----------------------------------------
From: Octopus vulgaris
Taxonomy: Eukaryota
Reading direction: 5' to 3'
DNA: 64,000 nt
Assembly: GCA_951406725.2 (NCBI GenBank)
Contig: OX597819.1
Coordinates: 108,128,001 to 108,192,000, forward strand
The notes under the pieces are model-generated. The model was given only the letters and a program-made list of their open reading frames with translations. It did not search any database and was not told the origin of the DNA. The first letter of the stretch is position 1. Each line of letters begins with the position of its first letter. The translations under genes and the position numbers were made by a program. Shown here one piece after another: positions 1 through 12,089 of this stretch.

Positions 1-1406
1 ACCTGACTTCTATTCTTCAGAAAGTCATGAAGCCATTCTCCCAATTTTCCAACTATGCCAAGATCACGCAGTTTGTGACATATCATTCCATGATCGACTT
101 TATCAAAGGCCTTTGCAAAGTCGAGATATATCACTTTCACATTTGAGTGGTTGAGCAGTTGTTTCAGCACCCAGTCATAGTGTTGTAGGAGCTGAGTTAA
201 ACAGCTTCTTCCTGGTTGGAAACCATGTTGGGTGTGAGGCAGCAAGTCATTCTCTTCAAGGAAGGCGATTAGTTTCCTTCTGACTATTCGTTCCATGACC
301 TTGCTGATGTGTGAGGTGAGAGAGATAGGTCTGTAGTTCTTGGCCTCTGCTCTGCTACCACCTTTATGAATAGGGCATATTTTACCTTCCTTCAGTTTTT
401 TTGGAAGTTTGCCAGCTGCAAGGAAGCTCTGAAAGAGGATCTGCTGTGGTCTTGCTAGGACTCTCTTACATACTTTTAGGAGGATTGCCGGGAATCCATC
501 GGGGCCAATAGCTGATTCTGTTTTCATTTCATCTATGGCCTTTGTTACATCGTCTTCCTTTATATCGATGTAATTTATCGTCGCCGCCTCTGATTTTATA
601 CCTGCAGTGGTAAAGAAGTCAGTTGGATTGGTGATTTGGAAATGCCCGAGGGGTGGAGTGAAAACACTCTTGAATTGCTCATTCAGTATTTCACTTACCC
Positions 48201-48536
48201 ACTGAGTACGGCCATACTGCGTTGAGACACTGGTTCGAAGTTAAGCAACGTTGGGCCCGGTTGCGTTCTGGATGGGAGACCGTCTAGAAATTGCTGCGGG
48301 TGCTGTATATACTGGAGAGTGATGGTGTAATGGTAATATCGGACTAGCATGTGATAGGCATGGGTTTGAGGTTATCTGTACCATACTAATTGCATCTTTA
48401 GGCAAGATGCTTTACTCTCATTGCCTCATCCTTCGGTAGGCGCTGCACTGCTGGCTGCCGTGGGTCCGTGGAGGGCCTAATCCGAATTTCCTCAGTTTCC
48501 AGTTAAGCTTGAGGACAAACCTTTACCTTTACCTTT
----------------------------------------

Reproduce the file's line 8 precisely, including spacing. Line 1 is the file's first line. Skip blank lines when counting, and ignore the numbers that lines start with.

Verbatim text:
The notes under the pieces are model-generated. The model was given only the letters and a program-made list of their open reading frames with translations. It did not search any database and was not told the origin of the DNA. The first letter of the stretch is position 1. Each line of letters begins with the position of its first letter. The translations under genes and the position numbers were made by a program. Shown here one piece after another: positions 1 through 12,089 of this stretch.